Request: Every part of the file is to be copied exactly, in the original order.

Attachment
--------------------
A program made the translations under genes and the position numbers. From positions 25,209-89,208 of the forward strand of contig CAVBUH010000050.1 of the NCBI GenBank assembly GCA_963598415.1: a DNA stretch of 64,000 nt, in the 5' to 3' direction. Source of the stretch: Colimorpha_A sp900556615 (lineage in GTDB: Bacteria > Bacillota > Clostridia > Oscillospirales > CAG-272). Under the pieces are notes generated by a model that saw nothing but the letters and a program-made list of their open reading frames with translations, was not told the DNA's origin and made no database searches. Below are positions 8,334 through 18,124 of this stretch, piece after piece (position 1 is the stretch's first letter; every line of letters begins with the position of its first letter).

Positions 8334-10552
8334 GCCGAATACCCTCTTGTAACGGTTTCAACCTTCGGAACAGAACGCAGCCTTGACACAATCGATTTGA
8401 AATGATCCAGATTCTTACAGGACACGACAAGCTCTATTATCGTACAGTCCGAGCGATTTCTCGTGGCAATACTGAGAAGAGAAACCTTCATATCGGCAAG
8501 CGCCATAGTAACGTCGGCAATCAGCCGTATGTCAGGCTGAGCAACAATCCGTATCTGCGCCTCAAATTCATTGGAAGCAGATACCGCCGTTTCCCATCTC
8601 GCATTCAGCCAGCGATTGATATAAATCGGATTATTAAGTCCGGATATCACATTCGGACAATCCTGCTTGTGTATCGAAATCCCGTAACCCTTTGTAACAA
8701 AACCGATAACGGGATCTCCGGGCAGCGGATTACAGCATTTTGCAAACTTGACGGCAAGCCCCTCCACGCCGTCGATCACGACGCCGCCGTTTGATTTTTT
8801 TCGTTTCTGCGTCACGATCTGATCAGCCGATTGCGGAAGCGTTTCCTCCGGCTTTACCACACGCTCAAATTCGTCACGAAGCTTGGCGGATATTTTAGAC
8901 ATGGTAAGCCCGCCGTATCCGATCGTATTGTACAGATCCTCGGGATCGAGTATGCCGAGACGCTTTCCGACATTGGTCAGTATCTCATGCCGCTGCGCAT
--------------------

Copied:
A program made the translations under genes and the position numbers. From positions 25,209-89,208 of the forward strand of contig CAVBUH010000050.1 of the NCBI GenBank assembly GCA_963598415.1: a DNA stretch of 64,000 nt, in the 5' to 3' direction. Source of the stretch: Colimorpha_A sp900556615 (lineage in GTDB: Bacteria > Bacillota > Clostridia > Oscillospirales > CAG-272). Under the pieces are notes generated by a model that saw nothing but the letters and a program-made list of their open reading frames with translations, was not told the DNA's origin and made no database searches. Below are positions 8,334 through 18,124 of this stretch, piece after piece (position 1 is the stretch's first letter; every line of letters begins with the position of its first letter).

Positions 8334-10552
8334 GCCGAATACCCTCTTGTAACGGTTTCAACCTTCGGAACAGAACGCAGCCTTGACACAATCGATTTGA
8401 AATGATCCAGATTCTTACAGGACACGACAAGCTCTATTATCGTACAGTCCGAGCGATTTCTCGTGGCAATACTGAGAAGAGAAACCTTCATATCGGCAAG
8501 CGCCATAGTAACGTCGGCAATCAGCCGTATGTCAGGCTGAGCAACAATCCGTATCTGCGCCTCAAATTCATTGGAAGCAGATACCGCCGTTTCCCATCTC
8601 GCATTCAGCCAGCGATTGATATAAATCGGATTATTAAGTCCGGATATCACATTCGGACAATCCTGCTTGTGTATCGAAATCCCGTAACCCTTTGTAACAA
8701 AACCGATAACGGGATCTCCGGGCAGCGGATTACAGCATTTTGCAAACTTGACGGCAAGCCCCTCCACGCCGTCGATCACGACGCCGCCGTTTGATTTTTT
8801 TCGTTTCTGCGTCACGATCTGATCAGCCGATTGCGGAAGCGTTTCCTCCGGCTTTACCACACGCTCAAATTCGTCACGAAGCTTGGCGGATATTTTAGAC
8901 ATGGTAAGCCCGCCGTATCCGATCGTATTGTACAGATCCTCGGGATCGAGTATGCCGAGACGCTTTCCGACATTGGTCAGTATCTCATGCCGCTGCGCAT